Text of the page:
Jim Williams has been watching birds and writing about their antics since before "Gilligan's Island" went into reruns. Join him for his unique insights, his everyday adventures and an open conversation about the birds in your back yard and beyond.
Here from the book are three views of a pigeon: skeleton, bones fleshed out, and bird with skin and feather sheaves.
You can't tell a bird by its feathers alone.
Your Sunday chicken looks one way in the coop, another way when its plucked. Without feathers you have a better idea of how the bird is made. Roasted and eaten, the bones that remain tell the rest of the story (a story more easily read if you reassemble the bird).
In her amazing book "The Unfeathered Bird" artist and writer Katrina van Grouw has with great skill disassembled birds for us, and then reassembled them. Her drawings of dozens of species chosen from six orders and families show us birds from the inside out. It is a very different and informative perspective.
We are greeted by the image is a Southern Cassowary, bulky skeleton plodding out of its dark Australian jungle habitat. Second largest bird in the world, this fruit-eater looks more reptilian than avian. Its feet are those of a dinosaur.
Then comes the trunk of a Common Moorhen, skinned, an egg-shaped mass. Cover the caption and it's hard to know just what this is. Clear text answers the questions.
Here is the breastbone of a Mallard, then its vertebral column and pelvis, long and snake-like. Here is the head of a Woodpigeon, head with skin removed, skull, tongue, a cross-section of its eyeball. Then more skulls, feet, legs, wings and tails presented in large, simple drawings, the beautiful sketches she worked for 25 years to produce.
"Five years of innocent research," she writes in the introduction, followed by 15 years trying to convince a publisher that this was a good idea, and then "several more years of very hard labor."
Fortunately, she found a home for the project, Princeton University Press. Princeton has put Ms. van Grouw's art and text in almost handsome book, 12 inches top to bottom, 10 inches wide, 287 pages, designed by the artist to offer an illustration on almost every page. This makes turning each page an adventure. Particularly welcome is the large size with which many images are so boldly presented.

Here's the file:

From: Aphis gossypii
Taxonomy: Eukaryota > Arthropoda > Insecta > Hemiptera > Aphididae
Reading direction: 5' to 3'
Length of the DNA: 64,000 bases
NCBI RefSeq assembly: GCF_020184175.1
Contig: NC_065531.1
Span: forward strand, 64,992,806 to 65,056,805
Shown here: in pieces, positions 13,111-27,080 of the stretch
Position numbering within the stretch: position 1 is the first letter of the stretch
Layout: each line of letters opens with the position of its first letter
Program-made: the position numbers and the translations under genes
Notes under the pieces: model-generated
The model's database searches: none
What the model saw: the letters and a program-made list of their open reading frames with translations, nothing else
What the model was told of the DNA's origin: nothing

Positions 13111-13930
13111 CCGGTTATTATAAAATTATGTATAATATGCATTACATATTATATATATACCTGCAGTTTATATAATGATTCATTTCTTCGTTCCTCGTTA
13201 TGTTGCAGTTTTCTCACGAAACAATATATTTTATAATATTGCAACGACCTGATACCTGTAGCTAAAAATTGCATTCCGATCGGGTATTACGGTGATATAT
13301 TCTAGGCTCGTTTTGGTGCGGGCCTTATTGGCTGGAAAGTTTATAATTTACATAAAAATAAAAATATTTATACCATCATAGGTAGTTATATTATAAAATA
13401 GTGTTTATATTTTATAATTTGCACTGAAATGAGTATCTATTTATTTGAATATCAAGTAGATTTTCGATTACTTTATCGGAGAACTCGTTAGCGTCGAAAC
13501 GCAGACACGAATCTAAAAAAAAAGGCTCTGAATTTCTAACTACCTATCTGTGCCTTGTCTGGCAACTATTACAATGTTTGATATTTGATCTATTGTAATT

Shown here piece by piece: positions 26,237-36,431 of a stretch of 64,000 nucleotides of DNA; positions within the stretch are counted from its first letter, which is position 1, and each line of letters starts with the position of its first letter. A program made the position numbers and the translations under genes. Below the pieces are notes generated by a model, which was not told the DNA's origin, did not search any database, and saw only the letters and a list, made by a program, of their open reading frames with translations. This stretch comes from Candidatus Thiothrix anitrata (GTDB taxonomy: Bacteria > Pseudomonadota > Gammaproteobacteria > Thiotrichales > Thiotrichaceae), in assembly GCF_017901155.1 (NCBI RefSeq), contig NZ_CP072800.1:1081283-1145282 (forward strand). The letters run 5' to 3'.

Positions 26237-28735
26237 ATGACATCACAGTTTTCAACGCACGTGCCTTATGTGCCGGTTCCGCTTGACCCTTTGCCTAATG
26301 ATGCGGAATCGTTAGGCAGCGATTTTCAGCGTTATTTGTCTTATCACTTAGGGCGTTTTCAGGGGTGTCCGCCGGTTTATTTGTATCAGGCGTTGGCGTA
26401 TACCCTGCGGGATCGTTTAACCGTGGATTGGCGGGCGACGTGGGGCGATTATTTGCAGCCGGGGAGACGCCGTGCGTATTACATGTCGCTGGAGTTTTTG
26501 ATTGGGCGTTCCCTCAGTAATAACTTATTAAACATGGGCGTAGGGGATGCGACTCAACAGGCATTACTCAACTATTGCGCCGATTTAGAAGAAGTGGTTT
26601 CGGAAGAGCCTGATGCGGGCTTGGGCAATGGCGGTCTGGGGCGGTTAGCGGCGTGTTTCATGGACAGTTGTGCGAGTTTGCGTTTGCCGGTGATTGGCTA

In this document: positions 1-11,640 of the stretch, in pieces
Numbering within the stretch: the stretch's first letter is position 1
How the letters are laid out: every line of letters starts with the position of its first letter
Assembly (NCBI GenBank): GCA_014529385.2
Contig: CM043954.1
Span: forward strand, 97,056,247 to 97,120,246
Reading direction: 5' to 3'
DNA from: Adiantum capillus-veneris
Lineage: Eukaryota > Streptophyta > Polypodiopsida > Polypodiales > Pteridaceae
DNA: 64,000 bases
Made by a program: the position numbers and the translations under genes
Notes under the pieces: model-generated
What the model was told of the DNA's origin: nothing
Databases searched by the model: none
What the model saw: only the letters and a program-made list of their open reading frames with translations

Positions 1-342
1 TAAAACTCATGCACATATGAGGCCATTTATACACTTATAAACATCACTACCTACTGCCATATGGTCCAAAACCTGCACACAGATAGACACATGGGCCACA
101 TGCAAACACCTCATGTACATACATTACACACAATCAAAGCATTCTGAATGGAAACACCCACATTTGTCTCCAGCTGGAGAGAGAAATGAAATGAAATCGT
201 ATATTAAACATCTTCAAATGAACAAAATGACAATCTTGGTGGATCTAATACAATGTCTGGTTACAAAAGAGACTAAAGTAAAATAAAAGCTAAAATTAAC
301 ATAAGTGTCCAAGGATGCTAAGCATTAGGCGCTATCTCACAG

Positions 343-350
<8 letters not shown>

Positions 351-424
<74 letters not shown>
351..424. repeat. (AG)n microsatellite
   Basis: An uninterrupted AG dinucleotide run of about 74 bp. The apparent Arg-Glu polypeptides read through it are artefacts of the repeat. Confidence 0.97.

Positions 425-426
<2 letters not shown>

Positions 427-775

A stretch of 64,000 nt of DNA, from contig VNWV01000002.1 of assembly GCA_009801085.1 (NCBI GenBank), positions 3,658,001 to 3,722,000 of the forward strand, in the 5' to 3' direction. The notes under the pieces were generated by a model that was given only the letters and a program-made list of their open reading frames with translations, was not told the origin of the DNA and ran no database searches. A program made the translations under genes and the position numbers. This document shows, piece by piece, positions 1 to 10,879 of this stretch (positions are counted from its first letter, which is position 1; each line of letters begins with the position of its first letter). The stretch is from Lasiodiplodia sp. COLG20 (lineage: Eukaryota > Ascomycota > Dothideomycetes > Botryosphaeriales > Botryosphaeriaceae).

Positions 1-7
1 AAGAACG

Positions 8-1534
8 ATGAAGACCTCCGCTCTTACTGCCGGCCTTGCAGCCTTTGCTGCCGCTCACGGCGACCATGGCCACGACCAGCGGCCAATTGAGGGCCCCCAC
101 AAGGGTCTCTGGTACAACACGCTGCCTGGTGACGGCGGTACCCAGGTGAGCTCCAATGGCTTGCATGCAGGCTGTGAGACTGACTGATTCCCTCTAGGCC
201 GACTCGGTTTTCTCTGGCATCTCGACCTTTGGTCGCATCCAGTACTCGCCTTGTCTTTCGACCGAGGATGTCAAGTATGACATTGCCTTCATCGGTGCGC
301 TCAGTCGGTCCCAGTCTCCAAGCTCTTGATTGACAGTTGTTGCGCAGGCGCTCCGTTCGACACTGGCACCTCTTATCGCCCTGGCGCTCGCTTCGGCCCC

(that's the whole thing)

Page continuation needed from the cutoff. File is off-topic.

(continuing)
Full skeletons, bones finely drawn are shaded to create three-dimensional images. Some appear unbird-like. This is not how we see these animals. Put flesh on them, draw individual muscles, and the need for feathers to complete the picture remains. Feathers are what we know, bones and flesh the entire story revealed.
Storks and herons have similar basic shapes -- long legs, long neck, long bills. Plucked, however, as Ms. van Grouw does, there are distinct differences created by the needs of each species. Herons have evolved to hunt with wet feet, sliding a narrow body between reeds as they hunt, lunging with bill. I've watched a Great Blue Heron stab into the water, rising with an impaled bullhead. Herons are musketeers of the marsh. Storks have evolved to hunt where bulky bodies work just fine, slimmness not a necessity. They snap at prey found.
Form has followed function, as Ms. van Grouw illustrates. Anatomy is destiny.
These drawings tell many stories, answer many questions. On the foot of a heron is a middle toe, its claw pectinated -- comb-like, a grooming tool. The feet of grebes, as big as a hand on the page, resemble baseball gloves, webbed to provide propulsion. The grouse drawing shows a very deep breastbone, its keel, large to accommodate attachment of the strong muscles that allow these birds to jump into rapid flight.
And here is Willie Loman from "Death of a Salesman," a Little Penguin, its flesh removed, slouching home after a bad day at the office. The preen gland, something all birds have in common, plus tail and wing feathers remain, vague clues.
We began with a chicken. Here it is, on page 213, a Cornish Broiler, feathers gone, near oven-ready. It has the body and thighs of a bird two or three times its size, awkward looking, completely lacking the grace of other birds. We have created something grotesque. (That, however, does not affect flavor.)
It's early in the year, but I doubt if 2013 will see a book published that is more interesting or fascinating or better done than Ms. van Grouw's. It is $49.95, worth every penny, a world-wide birding expedition like no other.
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